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the incredible here and now : felicity castagna’s novel comes to the stage

Perhaps those of us who crave intimacy in our theatre going prefer a small story… a family, a young man adrift. Those of us who choose challenge and ideas beyond our smallness might want the immersion of symbols and history… place and a codified seeking of understandings.

THE INCREDIBLE HERE AND NOW has just completed a successful season for the National Theatre of Parramatta at Riverside Theatre. It was the perfect blend of human story and world view. Warm and funny and human and thought-provoking.

We meet Michael before the show starts as he sits and writes on his laptop. This year 10 student is the chronicler of his family. He is our guide and speaks directly to the audience to explain, point stuff out and give his adolescent view on close to home events. He scribbles his life on a small flip page notepad.

He’s in the shadow of his older brother Dominic who is adored and indulged by his mother. His black sheep Auntie Leena also adores and indulges ‘The Dom’ but her compassion for Michael is equally limitless. It’s a bit hard to see where Michael fits into the existence around him until we meet his grandfather. Pops isn’t doing too well at the end of a life lived in one place but in him we see the man that the boy might become after the catastrophic central event of the text. There is big picture storyteller and keeper of worlds to be nurtured in Michael.

National Theatre of Parramatta commissioned THE INCREDIBLE HERE AND NOW from local Parramatta author Felicity Castagna based on her multi award winning novel. It takes the truisms of Western Sydney life and confronts realities head on. There’s boys and cars, there are Eels scarves and belly button rings, there’s insults like poof and there are images of places within a walk of the theatre. There is history, culture and no shortage of misunderstandings and negative inferences from elsewhere.

The production is wonderfully conceived. A boy’s doof doof car at one end and the demolition signs and scaffolding of transformation at the other. Familial story versus towering change. Using 2 large screens each side of the traverse seating, an audience is easily able to view stills and video which convey place and time while supporting the plot. At the head of the traverse, in front of the car, is a much larger screen. This carries the watermark of road and white line into infinity. It is this screen that provides the symbolic, emotive power.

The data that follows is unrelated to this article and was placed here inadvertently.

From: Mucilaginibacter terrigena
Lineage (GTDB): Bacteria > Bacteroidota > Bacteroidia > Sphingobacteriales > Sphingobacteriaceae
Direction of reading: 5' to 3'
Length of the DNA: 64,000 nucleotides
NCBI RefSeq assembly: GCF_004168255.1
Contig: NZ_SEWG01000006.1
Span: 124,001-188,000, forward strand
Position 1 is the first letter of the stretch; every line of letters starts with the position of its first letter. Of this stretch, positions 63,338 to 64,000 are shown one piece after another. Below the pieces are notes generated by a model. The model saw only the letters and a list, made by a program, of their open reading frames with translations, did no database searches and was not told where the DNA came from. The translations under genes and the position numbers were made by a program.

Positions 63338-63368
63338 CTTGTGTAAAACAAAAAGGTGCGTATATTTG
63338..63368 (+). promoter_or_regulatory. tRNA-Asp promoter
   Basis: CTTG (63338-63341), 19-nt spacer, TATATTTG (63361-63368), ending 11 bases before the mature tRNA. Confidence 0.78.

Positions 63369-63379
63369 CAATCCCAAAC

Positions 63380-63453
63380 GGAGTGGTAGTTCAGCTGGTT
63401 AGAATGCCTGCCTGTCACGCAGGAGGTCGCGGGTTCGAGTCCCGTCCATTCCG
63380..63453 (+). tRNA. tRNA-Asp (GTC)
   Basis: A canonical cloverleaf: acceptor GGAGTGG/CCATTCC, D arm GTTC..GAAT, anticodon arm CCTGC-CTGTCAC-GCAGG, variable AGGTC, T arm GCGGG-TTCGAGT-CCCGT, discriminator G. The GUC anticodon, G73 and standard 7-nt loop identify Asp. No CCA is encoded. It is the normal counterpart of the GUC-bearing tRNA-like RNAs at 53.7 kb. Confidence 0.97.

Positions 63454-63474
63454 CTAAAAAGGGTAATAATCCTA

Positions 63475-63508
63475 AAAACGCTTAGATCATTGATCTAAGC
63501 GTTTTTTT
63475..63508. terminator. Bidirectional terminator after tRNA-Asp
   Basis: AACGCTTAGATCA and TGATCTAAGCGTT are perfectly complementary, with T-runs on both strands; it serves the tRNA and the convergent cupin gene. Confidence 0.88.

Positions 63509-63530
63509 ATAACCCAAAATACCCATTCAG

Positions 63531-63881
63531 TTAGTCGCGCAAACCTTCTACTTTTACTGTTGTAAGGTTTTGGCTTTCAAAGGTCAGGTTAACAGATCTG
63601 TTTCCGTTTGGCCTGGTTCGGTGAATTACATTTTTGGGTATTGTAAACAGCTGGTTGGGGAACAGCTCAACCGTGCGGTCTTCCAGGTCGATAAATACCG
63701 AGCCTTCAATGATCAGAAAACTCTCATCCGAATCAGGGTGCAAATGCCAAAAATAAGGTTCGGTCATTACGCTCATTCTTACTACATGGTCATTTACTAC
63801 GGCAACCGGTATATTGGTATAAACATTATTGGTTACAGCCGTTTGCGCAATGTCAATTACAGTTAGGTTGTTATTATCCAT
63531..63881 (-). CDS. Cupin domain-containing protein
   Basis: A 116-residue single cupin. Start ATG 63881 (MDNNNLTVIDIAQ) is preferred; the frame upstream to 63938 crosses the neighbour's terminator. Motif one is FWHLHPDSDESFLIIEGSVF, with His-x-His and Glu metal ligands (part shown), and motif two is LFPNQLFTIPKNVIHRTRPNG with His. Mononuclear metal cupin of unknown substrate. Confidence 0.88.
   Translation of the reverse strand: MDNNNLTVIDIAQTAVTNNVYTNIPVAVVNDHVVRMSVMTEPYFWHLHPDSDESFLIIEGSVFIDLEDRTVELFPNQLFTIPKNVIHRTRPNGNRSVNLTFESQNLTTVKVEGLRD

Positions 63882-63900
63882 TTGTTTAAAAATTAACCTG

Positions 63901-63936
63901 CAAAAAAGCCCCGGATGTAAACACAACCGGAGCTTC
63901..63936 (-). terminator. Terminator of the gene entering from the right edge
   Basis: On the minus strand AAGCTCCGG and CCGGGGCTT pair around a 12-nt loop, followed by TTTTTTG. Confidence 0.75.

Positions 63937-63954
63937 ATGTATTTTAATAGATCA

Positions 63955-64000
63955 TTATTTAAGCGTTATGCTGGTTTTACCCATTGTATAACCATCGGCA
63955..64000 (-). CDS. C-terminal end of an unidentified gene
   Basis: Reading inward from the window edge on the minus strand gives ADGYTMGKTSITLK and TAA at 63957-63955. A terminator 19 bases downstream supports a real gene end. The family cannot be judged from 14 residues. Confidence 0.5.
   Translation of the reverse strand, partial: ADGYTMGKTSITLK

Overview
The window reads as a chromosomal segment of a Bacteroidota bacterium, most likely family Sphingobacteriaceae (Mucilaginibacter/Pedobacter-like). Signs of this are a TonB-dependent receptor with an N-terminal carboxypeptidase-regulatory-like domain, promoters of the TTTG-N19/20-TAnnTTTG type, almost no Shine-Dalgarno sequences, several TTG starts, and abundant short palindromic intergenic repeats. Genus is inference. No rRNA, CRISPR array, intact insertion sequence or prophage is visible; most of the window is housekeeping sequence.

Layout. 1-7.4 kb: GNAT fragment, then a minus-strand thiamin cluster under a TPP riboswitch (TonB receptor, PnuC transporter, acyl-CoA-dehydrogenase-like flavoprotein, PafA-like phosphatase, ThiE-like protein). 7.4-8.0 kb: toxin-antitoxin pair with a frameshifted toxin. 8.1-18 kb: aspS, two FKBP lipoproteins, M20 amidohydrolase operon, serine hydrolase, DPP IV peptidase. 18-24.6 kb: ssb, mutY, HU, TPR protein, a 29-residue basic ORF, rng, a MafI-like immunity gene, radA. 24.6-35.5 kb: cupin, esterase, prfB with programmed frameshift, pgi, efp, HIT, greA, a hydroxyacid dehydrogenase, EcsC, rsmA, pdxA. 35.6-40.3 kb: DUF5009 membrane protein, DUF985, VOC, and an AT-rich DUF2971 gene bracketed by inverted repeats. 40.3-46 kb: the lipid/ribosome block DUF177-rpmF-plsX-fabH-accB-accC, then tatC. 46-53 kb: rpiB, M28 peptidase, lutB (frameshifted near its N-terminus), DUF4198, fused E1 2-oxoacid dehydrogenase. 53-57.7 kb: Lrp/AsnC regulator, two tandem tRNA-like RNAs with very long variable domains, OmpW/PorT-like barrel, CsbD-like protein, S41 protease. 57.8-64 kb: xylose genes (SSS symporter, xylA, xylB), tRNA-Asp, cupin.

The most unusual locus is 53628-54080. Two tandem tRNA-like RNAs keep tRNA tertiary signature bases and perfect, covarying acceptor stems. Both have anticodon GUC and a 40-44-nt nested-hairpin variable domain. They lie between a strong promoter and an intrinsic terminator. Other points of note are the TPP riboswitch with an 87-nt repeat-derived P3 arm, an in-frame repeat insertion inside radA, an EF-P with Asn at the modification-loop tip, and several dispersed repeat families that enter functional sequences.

There are symbols everywhere in this production. The impelling event of the show, for example, is created with powerful physical images, sound design (Sean Van Doornum) and lighting (Martin Kinnane). There is stillness and clever staging all through this show yet directors Jeneffa Soldatic and Wayne Harrison have endowed their cast with a lightness. Each has a personal presence in the story that belies the depth of audience empathy with what is happening to these characters. Sadness and loss without wallow and resilience implied throughout. Even in despair.

The grief strikes most evidently at Mum (Caroline Brazier) in a poignant and moving portrayal. Dom (Alex Cubis) is big and broad and relatable … we have all met this guy… but softer side is believable too. As Michael, Bardiya McKinnon strikes the perfect note of youthful surliness, disenfranchisement even, allied with intelligent analysis disguised as observation.

Shadi (Ryan Peters) is goofy and charming, especially in the pool scene where the torture of gender relations in hung out like a wet towel drying. Olivia Simone, Libby Asciak and Sal Sharah playing multiple roles round out a terrific cast to tell the story of family, the story of a suburb and, sadly, the story of how change is inevitable.

THE INCREDIBLE HERE AND NOW
is a high quality, exciting and resonant production which is ultimately accepting of the progress around it. The family and the community around them will thrive but, like Michael and Poppy, the audience is encouraged to accept that inevitability but to hold the past close to their heart.

 

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